History of the Jessie Young Bursary
Jessie Young graduated from the Toronto General Hospital’s School of Nursing in 1937 and obtained a diploma in Hospital Administration and Teaching from the University of Toronto in 1940. Although she spent most of her career at the Toronto General, she also worked in England as an R.C.A.F. matron for 2 years, taught a nursing assistant course for several years and spent 5 years in San Francisco. She earned her Bachelor of Arts degree from the San Francisco State College in 1954 before returning to the Toronto General where she stayed for the rest of her career, working as supervisor of the neurosurgery unit and in staff development.
Jessie’s interest in Neuro-nursing began in 1956 when the Toronto General opened a Neurosurgical Unit and she was asked to supervise it. Her research for setting up this unit involved visits to London and Manchester in England, Switzerland, Denmark, Sweden, New York and Boston, and finally, Montreal. Amongst her accomplishments have been presentations at various nursing meetings in Canada and the United States. She published in the American Journal of Neurosurgical Nursing, the Nursing Clinics of North America, and in Medical-Surgical Nursing textbooks. As well, she was involved in designing neurological assessment sheets and linen for Stryker frames.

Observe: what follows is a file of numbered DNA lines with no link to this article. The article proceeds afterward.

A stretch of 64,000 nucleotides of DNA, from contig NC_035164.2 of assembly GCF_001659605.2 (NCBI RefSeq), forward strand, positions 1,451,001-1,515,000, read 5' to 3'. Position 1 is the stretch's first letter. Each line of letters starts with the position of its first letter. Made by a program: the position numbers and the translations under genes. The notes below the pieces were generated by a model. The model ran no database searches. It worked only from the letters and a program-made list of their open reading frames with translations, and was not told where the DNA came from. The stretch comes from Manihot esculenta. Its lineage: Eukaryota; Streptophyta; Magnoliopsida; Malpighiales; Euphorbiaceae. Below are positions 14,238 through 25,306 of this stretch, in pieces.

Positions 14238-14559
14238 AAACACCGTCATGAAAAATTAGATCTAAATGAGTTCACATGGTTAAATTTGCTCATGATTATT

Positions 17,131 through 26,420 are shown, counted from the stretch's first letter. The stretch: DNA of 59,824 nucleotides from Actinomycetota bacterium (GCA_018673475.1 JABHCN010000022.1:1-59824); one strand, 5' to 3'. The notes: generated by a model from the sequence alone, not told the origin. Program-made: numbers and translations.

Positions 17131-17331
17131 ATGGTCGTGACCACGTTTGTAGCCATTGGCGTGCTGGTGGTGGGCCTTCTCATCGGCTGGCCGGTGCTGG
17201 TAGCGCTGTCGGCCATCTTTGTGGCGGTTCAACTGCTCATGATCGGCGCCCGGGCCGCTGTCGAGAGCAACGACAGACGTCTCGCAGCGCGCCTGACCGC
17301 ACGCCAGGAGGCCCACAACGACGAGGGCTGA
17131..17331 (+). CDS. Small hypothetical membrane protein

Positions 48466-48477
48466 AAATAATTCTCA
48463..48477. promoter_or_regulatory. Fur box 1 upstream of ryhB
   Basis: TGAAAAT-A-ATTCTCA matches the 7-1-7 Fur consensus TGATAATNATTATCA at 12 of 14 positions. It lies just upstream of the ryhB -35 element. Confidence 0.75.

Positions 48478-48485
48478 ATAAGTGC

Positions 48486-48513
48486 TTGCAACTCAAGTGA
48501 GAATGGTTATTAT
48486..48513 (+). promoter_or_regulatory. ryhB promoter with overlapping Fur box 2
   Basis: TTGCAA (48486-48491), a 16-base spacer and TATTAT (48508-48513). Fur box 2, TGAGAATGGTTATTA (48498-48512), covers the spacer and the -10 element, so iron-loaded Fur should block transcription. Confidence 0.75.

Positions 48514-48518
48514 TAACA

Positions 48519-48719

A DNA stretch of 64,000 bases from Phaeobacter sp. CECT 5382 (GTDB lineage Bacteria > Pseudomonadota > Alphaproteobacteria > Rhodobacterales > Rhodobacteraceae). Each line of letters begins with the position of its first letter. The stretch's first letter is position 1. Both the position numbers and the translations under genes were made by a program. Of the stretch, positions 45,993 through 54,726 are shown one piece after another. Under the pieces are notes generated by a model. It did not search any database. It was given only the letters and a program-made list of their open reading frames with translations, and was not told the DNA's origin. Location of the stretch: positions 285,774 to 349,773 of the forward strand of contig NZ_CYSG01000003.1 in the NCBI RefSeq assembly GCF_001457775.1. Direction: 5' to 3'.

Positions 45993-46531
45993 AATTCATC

Of immediate interest to CANN members was her commitment to neuro-nursing. Following her attendance at the organizational meeting of the American Association of Neurosurgical Nurses in Chicago in 1968, she decided to found an association for Canadian nurses with a common interest in the specialty—a history-making event in Canadian Nursing at the time. She was supported in this by a close associate, Dr. Morley, from the Toronto General Hospital’s Neurosurgical department and Dr. Feindel, a neurosurgeon at the Montreal Neurological Hospital and president of the Canadian Neurological Society. More than 40 nurses from across Canada attended the initial meeting in Montreal in June 1969 which was held in conjunction with the Canadian Congress of Neurological Sciences. Jessie was nominated as the first President of our association and served In both official and unofficial capacities for many years. She supported, advised and evaluated the developing work of the association, often effectively using her sense of humour and always her caring attitude.
Jessie Young retired from active nursing in 1975 but continued to attend most of our annual meetings. She was awarded an Honorary Membership in CANN in 1977, the first person to receive this honour. To further acknowledge her great contribution to our association, the Jessie Young Bursary was established in 1983 to encourage the continuing education of neuroscience nurses. She continued her active work with CANN as the Archivist until 1987. Jessie Young died in 2004 at the age of 93.